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Sarah Palin, II

September 22, 2008 Leave a comment Go to comments

My son has pointed out to me that I managed to say nothing in my earlier post on Sarah Palin. Yes, I did link to Andrew Sullivan’s blog, pointing out that everything I think he has already said. And if you go to his blog, you’ll find over a dozen posts a day for the last few weeks on the subject, with no ambiguity as to what he thinks.

But maybe I should have said more. I’m new to blogging. I need to learn to state my views directly (or not post at all). Let me hereby declare, then, that Sarah Palin’s candidacy for vice president scares, depresses, and angers me. How it does, and why, is exactly what Andrew Sullivan has described so well. He has also provided many useful links to articles on the subject. The latest such link is to an article in the current Newsweek by Sam Harris. I’ll conclude this post with a sample passage from Harris’s article.

The point to be lamented is not that Sarah Palin comes from outside Washington, or that she has glimpsed so little of the earth’s surface (she didn’t have a passport until last year), or that she’s never met a foreign head of state. The point is that she comes to us, seeking the second most important job in the world, without any intellectual training relevant to the challenges and responsibilities that await her. There is nothing to suggest that she even sees a role for careful analysis or a deep understanding of world events when it comes to deciding the fate of a nation. In her interview with Gibson, Palin managed to turn a joke about seeing Russia from her window into a straight-faced claim that Alaska’s geographical proximity to Russia gave her some essential foreign-policy experience. Palin may be a perfectly wonderful person, a loving mother and a great American success story—but she is a beauty queen/sports reporter who stumbled into small-town politics, and who is now on the verge of stumbling into, or upon, world history.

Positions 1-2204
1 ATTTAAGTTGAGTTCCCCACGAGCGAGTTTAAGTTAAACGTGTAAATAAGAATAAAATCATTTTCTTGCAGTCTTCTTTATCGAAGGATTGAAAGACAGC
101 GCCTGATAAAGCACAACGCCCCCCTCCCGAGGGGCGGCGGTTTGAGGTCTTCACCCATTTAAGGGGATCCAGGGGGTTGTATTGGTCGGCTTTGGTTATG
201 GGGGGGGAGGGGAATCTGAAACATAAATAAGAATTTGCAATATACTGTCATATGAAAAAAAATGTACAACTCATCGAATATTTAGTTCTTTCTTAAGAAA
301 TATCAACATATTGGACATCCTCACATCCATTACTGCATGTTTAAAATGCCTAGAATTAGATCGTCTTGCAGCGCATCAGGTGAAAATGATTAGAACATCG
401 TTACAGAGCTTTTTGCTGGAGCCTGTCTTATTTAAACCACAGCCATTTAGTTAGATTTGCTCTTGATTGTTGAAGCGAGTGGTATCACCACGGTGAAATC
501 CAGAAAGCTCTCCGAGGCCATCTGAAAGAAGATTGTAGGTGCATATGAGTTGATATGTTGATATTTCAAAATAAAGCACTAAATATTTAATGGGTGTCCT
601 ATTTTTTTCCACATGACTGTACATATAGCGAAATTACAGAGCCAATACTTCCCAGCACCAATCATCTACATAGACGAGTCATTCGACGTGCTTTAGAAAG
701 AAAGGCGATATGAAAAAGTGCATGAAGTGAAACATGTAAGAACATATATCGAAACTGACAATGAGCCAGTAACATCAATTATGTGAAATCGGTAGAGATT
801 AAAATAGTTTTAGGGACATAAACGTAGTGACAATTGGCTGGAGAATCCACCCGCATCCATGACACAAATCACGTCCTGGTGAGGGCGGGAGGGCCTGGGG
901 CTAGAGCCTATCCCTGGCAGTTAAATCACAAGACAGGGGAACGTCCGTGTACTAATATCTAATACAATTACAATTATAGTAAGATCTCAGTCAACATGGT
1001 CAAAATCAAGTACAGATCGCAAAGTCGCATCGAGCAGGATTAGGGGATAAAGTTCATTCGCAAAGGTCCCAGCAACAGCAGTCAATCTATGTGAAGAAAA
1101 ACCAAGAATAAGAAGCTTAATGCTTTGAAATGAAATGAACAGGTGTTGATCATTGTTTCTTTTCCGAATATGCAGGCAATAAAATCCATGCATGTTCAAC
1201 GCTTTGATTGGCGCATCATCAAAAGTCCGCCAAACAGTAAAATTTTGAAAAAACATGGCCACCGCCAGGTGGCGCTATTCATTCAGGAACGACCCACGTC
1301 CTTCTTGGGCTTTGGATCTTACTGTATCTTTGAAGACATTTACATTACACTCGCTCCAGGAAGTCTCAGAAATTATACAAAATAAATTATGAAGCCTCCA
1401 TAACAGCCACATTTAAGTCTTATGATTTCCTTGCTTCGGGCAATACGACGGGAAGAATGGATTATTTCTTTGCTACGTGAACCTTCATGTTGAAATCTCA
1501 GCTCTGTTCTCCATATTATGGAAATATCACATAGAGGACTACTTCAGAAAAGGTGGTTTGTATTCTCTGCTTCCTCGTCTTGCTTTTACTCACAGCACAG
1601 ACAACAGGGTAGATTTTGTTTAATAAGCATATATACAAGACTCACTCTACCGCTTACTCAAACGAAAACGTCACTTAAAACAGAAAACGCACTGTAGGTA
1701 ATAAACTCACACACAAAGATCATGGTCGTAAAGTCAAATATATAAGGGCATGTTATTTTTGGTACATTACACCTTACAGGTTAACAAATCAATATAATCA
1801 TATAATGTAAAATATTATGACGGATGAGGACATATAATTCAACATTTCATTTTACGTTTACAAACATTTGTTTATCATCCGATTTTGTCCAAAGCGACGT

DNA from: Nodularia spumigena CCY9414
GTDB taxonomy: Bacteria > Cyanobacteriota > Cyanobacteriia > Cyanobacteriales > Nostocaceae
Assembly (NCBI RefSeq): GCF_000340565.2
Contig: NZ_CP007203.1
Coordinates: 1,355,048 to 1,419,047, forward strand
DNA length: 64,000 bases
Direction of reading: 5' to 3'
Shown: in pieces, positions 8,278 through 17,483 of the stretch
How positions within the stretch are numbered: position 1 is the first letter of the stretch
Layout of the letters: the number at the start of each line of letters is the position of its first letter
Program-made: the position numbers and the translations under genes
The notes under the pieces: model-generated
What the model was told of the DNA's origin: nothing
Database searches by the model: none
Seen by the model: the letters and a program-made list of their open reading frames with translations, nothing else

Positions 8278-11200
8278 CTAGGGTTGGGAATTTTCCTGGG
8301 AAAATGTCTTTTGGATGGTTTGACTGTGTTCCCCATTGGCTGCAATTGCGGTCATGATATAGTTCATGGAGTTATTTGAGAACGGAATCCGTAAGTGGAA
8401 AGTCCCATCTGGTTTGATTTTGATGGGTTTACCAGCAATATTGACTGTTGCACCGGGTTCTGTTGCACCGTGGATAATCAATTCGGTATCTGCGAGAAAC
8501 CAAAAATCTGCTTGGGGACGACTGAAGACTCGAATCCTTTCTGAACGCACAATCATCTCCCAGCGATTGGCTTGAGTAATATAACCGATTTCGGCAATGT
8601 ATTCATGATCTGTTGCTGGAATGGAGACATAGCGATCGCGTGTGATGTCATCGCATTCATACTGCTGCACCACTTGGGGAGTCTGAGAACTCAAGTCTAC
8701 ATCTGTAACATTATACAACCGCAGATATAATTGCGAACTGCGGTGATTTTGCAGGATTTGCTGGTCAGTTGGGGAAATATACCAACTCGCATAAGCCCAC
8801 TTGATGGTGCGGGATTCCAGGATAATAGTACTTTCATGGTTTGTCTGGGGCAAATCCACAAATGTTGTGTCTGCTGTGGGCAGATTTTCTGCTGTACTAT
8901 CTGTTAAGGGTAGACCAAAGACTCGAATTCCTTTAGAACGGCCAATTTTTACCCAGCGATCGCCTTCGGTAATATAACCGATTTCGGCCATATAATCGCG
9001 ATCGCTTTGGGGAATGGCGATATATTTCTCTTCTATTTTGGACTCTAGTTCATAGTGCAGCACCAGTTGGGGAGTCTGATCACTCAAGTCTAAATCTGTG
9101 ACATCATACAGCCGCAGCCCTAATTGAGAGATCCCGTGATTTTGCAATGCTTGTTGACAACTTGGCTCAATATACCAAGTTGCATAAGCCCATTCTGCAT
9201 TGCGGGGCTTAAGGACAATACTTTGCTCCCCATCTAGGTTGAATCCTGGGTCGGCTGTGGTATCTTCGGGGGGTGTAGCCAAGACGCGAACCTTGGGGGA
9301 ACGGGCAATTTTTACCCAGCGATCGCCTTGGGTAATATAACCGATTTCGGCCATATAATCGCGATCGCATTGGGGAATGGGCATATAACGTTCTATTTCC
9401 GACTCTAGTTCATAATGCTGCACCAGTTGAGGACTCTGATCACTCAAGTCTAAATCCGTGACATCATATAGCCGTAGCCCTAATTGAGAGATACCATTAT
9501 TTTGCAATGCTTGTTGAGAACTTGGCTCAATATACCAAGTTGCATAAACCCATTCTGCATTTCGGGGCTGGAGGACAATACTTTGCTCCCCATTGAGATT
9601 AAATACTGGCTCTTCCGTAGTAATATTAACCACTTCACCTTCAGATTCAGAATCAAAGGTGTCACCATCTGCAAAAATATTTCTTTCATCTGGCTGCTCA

The problem, as far as our political process is concerned, is that half the electorate revels in Palin’s lack of intellectual qualifications. When it comes to politics, there is a mad love of mediocrity in this country. “They think they’re better than you!” is the refrain that (highly competent and cynical) Republican strategists have set loose among the crowd, and the crowd has grown drunk on it once again. “Sarah Palin is an ordinary person!” Yes, all too ordinary.

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